Definition: A subplot is a secondary storyline that runs parallel to the main plot and helps to enhance the overall narrative. It provides additional depth, complexity, and sometimes contrast to the central story. Subplots often involve supporting characters and their conflicts, which may or may not directly impact the main storyline.
Different kinds of subplots in film include:
This subplot focuses on a romantic relationship between two characters. It can add emotional depth, provide comic relief, or contrast the main plot.
An example of a movie with a dominant romantic subplot is “The Notebook” (2004), where the love story between Noah and Allie is a parallel narrative to the main story of their elderly selves.
This subplot revolves around a supporting character who assists or accompanies the protagonist. It often explores their journey and growth.
An example is “The Dark Knight” (2008), where the relationship between Batman and his sidekick, Harvey Dent, plays a significant role in the overall story.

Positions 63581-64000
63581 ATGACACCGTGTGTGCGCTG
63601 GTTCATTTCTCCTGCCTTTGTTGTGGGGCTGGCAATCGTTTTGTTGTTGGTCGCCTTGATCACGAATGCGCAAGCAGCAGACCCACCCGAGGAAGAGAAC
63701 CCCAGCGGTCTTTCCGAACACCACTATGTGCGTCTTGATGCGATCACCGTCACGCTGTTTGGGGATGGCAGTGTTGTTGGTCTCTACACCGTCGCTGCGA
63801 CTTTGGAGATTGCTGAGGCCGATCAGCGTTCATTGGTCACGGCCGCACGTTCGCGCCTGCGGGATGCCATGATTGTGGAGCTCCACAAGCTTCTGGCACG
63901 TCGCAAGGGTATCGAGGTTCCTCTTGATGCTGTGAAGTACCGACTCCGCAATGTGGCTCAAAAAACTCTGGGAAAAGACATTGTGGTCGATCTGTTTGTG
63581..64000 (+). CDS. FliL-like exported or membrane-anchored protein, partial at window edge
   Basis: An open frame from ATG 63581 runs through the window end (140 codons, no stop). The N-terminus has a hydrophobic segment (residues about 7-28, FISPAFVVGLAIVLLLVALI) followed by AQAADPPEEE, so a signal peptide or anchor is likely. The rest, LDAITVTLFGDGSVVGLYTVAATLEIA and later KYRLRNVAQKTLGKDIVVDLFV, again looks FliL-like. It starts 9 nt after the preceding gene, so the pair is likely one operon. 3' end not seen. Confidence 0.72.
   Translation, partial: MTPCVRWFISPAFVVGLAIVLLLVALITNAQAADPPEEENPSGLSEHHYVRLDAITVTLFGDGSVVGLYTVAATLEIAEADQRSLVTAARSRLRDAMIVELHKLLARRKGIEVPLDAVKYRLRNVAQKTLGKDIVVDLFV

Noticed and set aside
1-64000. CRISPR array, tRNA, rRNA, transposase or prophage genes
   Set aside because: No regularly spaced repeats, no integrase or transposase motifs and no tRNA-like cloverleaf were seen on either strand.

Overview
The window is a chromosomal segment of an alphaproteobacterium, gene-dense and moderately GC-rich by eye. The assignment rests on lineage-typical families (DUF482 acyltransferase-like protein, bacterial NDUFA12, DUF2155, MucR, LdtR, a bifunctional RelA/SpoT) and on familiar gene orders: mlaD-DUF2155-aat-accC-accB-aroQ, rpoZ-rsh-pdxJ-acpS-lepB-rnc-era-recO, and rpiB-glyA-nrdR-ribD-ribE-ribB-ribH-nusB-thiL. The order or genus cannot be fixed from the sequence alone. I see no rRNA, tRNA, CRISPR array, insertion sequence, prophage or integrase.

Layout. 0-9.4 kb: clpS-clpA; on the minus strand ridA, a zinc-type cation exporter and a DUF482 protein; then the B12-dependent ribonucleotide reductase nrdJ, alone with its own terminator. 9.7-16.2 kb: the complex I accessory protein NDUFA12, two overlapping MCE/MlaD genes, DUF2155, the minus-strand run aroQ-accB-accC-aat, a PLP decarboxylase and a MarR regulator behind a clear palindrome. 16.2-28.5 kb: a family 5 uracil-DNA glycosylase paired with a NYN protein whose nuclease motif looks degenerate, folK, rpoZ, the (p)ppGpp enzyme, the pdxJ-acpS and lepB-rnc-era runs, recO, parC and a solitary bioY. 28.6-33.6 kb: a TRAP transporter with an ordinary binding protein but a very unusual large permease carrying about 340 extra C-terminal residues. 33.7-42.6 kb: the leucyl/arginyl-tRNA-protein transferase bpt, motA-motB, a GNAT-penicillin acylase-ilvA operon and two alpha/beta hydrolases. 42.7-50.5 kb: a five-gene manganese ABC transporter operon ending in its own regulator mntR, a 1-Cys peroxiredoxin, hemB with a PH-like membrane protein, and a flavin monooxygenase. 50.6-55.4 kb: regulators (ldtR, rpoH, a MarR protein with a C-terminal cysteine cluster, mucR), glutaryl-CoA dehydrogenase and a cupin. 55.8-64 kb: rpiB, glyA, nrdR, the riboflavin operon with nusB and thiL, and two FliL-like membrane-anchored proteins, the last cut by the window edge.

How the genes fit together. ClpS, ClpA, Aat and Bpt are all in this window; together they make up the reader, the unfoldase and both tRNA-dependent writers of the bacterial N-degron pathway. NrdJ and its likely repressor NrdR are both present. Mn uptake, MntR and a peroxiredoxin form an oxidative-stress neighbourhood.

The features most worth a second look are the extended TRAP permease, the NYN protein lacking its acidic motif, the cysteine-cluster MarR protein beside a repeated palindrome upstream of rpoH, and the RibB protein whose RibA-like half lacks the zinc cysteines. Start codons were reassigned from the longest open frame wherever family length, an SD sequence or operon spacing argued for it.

This subplot involves a character seeking vengeance against another character or group. It adds tension and conflict and can drive the main plot forward.
An example can be seen in the movie “Kill Bill: Volume 1” (2003), where Beatrix Kiddo’s quest for revenge against her former assassin colleagues is a dominant subplot.
This subplot focuses on a character’s growth and transition from adolescence to adulthood. It often explores themes of self-discovery and identity.
An example is the movie “Boyhood” (2014), where the coming-of-age journey of Mason, the central character, is a dominant subplot throughout the film’s twelve-year narrative.
This subplot involves political intrigue, power struggles, or societal issues. It adds complexity to the main plot and explores larger themes.
An example is the movie “The Ides of March” (2011), where the protagonist’s political ambitions and moral dilemmas are central to the film’s narrative.
Subplots play a crucial role in enhancing the storytelling experience in movies. They provide depth, character development, and thematic exploration beyond the central plot.
Different types of subplots serve various purposes, such as adding emotional depth (romantic subplot), showcasing companionship (sidekick subplot), or exploring societal issues (political subplot).
When used effectively, subplots can enrich the overall narrative, create tension, and offer different perspectives to the audience.
Up Next: See how to come up with a good plot.